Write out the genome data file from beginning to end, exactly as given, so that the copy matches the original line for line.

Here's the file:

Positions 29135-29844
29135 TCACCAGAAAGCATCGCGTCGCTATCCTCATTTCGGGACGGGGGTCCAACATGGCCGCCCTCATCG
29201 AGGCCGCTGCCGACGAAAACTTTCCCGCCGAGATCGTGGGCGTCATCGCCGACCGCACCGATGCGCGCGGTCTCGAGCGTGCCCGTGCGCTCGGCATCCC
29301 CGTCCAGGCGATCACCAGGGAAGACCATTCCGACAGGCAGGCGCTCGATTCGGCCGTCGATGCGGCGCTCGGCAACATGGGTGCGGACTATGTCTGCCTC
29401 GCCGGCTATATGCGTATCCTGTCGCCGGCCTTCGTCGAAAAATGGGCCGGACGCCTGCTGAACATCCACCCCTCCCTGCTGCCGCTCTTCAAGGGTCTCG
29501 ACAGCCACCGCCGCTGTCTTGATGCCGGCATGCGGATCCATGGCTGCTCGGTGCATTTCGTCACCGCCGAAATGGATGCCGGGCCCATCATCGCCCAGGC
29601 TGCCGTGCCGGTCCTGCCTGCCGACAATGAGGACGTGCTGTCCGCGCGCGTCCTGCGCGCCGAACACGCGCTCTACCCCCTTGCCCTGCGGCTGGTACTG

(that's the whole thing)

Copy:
Positions 29135-29844
29135 TCACCAGAAAGCATCGCGTCGCTATCCTCATTTCGGGACGGGGGTCCAACATGGCCGCCCTCATCG
29201 AGGCCGCTGCCGACGAAAACTTTCCCGCCGAGATCGTGGGCGTCATCGCCGACCGCACCGATGCGCGCGGTCTCGAGCGTGCCCGTGCGCTCGGCATCCC
29301 CGTCCAGGCGATCACCAGGGAAGACCATTCCGACAGGCAGGCGCTCGATTCGGCCGTCGATGCGGCGCTCGGCAACATGGGTGCGGACTATGTCTGCCTC
29401 GCCGGCTATATGCGTATCCTGTCGCCGGCCTTCGTCGAAAAATGGGCCGGACGCCTGCTGAACATCCACCCCTCCCTGCTGCCGCTCTTCAAGGGTCTCG
29501 ACAGCCACCGCCGCTGTCTTGATGCCGGCATGCGGATCCATGGCTGCTCGGTGCATTTCGTCACCGCCGAAATGGATGCCGGGCCCATCATCGCCCAGGC
29601 TGCCGTGCCGGTCCTGCCTGCCGACAATGAGGACGTGCTGTCCGCGCGCGTCCTGCGCGCCGAACACGCGCTCTACCCCCTTGCCCTGCGGCTGGTACTG